Tag Archives: DMZ

Documentaries at the border – the DMZ Festival

Coming to Korea you’re in a divided country, still at war. The split in 1949 has never healed. In mid-August, North Korea planted landmines outside a South Korean guardhouse in the mis-named Demilitarised Zone (DMZ) and two soldiers lost limbs. For two weeks there were hostile exchanges, with troop buildups and S Korea broadcasting The Voice of Freedom radio station (including K-pop) on banks of loudspeakers.

 

On the weekend I took a train about an hour out of Seoul to  Paju for the DMZ Documentary Festival. Under the slogan ’Shoot the DMZ’ the festival says it ‘wanted documentaries to show the vision of peace and unification for the future beyond the divided reality which the DMZ symbolizes’.

Lots of films, mostly feature length, in smart cinemas in the Megabox chain, all about half an hour from the DMZ.  There was a very wide range of films in the programme.

I saw three films. Holy Working Day, a graduation film about young Koreans picking onions in Australia; an overlong film about a group of Korean yarn bombers called The Knitting Club (maybe I’m biased as I’m also involved in a film on yarn…); and the Australian-produced Aim High in Creation!, by director Anna Broinowski. The festival had invited Anna and many of the directors from abroad to do Q&As after the films, and it was easy to access them.

Anna’s film was a funny and well handled account of her quest to make a propaganda film in the North Korean tradition about fracking, or coal seam gas as the film calls it. She got access to the directors, actors and technicians of the N Korean film industry in Pyongyang, and structured the film around the teachings of Dear Leader Kim Jong-Il in his 1987 Manifesto ‘The Cinema and Directing’.

The film is on Netflix – she said that although many festivals had been wary of the film and didn’t get it, the hacking of Sony’s emails by North Korea around the dreadful film The Interview meant that Netflix jumped in and acquired it. Well worth seeing.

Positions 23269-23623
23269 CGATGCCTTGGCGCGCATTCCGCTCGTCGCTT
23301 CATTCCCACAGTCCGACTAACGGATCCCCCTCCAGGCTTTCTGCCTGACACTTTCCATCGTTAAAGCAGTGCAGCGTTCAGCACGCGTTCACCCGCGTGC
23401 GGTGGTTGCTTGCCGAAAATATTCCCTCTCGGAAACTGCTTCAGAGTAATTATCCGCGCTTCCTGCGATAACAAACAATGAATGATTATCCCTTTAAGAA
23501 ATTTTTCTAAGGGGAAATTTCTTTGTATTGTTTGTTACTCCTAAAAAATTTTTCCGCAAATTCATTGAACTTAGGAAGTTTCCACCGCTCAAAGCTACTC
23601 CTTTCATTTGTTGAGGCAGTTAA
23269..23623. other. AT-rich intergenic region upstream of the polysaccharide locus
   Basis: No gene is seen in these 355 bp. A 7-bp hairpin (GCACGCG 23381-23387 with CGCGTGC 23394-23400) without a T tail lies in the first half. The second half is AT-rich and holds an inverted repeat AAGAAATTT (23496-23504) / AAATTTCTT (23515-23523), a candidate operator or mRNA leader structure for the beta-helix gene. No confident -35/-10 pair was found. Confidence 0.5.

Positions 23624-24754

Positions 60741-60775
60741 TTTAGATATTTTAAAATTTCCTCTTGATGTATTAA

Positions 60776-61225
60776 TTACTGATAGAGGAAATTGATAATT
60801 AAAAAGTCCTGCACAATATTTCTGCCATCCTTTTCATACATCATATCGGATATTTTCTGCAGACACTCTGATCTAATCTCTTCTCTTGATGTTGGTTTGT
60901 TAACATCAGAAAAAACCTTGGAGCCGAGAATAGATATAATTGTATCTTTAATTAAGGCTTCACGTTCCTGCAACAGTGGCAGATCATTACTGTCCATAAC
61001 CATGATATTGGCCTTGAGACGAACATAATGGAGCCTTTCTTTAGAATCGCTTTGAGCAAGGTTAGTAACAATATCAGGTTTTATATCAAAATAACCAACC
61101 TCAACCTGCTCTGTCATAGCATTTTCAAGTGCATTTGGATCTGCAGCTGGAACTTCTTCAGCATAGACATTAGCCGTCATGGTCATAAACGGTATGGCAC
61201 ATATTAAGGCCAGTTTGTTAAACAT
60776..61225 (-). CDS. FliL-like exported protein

Other directors I got talking to were Brigitte Weich from Austria, who had made  films with the North Korean Women’s Football team – we talked about Dan Gordon & Nick Bonner’s film on the men’s team (The Game of Their Lives) which inspired her to do it. And Sung-Hyung Cho, now based in Germany whose film comparing the lives of two Korean women from either side of the border, Two Voices from Korea, I wish I’d had the chance to see.  Hana Kulhankova, who runs the One World Human Rights film festival every March in Prague was also there – she showed me the 2015 programme, a remarkable range of films and subjects from around the world.

 

On the Sunday I got to visit the DMZ itself, on a ‘familiarisation tour’ with people invited to the festivals, and a mix of clients of the bank which had sponsored the tour. I cycled with the Iranian economic attache, and saw the Israeli ambassador’s wife chatting to two Iranian filmmakers on the tour bus about how much she liked Persian cuisine. Putting some chinks in other borders. After the standard tour of the border installations, we went on a Peace Bicycle Tour along the fence marking the DMZ – a very unusual way of seeing it.  I’ve posted the pictures on Facebook.

 

Having been there I’d now like to try this excellent-looking VR experience from Inner space, soon to be released on Samsung Gear VR

Divided countries seem to be a feature of my life. My mother is East German, and my late father Punjabi. Both countries that were split, one along ideological lines, one on religious lines. The South Koreans I met thought there was no prospect of their country ever being reunited with the people of the North – not until Kim Jong-Un’s ‘dynasty’ died out. The sudden pulling down of the Iron Curtain in Europe in 1989 didn’t seem to provide them with any positive examples.

 

The DMZ Festival absolutely had its heart in the mission to bring a spirit of change to this border area where it often felt that change was impossible.